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Cards from the Tarot de Maria-Celia. Massive Herkimer diamond from TheElusiveHerkShop. Lavender and lemongrass candle from SweetgrassApothecary.

These three cards are among the most positive omens in the deck. The Sun speaks of radiant positivity, abundance, and optimism. The World speaks of auspicious beginnings and infinite possibility. The Ten of Cups speaks of ultimate fulfillment. Good stuff to bring into your life and home, right?

I treated them the way you might treat a crystal grid — placing them, charging them, and releasing the energy. It was a small ritual, moving room-by-room, setting up each grid, and putting them to work, but it felt more uplifting and powerful than I can say.

I definitely needed it after the day before that. Friday, I had ambitious (well, relatively ambitious) dinner plans. I made penne, a quasi-homemade mushroom risotto, and grilled vegetables marinated in balsamic vinegar and herbs. Everything came out tasty, and all was well.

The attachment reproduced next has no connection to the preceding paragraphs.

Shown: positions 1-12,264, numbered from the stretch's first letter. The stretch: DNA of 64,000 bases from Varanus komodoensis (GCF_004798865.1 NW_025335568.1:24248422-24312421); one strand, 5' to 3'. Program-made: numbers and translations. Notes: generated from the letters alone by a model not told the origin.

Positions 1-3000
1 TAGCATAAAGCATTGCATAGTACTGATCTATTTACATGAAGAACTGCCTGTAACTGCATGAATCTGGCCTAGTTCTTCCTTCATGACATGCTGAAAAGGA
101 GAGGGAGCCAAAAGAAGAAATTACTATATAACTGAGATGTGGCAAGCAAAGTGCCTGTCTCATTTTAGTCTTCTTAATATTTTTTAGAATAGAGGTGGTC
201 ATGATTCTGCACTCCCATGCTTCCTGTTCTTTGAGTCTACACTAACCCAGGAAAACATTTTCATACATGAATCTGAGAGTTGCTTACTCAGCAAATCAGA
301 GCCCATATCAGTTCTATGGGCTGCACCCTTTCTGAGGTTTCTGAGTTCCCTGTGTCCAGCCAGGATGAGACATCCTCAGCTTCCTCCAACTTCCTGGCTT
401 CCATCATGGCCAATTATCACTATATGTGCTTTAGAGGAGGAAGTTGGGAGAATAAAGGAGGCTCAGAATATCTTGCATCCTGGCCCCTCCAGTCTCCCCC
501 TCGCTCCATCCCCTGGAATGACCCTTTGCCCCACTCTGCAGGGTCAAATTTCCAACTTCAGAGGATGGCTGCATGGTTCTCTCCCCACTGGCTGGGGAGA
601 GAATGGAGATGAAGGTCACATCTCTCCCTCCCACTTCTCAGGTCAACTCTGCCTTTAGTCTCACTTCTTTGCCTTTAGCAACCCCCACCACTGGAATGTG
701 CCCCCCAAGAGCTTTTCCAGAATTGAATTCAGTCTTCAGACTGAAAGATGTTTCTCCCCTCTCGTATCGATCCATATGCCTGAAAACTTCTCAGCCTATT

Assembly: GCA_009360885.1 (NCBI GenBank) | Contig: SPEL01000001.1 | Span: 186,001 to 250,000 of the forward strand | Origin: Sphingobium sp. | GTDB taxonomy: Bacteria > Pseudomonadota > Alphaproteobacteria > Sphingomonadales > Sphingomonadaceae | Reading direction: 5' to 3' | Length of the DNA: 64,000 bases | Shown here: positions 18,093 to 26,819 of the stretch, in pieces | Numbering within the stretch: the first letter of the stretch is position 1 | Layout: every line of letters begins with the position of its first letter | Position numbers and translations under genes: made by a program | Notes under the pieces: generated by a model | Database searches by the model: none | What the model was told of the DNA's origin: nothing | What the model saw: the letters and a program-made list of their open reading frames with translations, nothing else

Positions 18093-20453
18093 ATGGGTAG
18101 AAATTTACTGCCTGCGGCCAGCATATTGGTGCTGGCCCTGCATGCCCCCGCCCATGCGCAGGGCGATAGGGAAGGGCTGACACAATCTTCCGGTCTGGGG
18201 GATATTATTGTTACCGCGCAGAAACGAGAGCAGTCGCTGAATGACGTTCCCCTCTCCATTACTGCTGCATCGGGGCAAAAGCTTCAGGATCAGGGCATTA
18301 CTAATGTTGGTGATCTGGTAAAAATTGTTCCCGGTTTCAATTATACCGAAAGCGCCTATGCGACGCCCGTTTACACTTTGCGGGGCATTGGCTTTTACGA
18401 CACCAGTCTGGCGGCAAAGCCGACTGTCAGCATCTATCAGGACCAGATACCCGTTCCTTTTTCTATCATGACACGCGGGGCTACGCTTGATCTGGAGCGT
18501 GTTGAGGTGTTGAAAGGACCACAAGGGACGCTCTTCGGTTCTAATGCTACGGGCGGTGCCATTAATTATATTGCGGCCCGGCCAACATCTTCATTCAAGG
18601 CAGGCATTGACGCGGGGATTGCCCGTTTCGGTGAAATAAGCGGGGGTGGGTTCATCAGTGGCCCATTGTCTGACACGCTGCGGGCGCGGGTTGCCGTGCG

You know how some people have genetic quirks that keep them from enjoying certain foods? I don’t even necessarily mean allergies. Some people are lactose intolerant, some think cilantro tastes like soap, and so on.
As it turns out, some people can’t handle boletes.
Like, really can’t handle them.

I am apparently one of them.

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More like “bol-eat-your-insides-apart,” amirite?

I know the mushrooms weren’t actually toxic, because they came in a prepared blend and I really hope Trader Joe’s knows better. I was lucky, though. Some pretty intense gastric pain and dehydration was the most I had to deal with, though I was legitimately concerned that I was going to need some kind of intervention if things didn’t improve quickly enough. I definitely didn’t want to need a spinal tap because my intracranial and blood pressure decided to shoot way up on me. I definitely definitely didn’t want to go to the hospital and have to explain that I was there because my dumb ass decided now was the time to try eating unfamiliar fungi.

Lesson learned. If you’re trying to avoid using ER resources, maybe stick with things you’re absolutely certain you can tolerate. Save the risotto experiments for the future.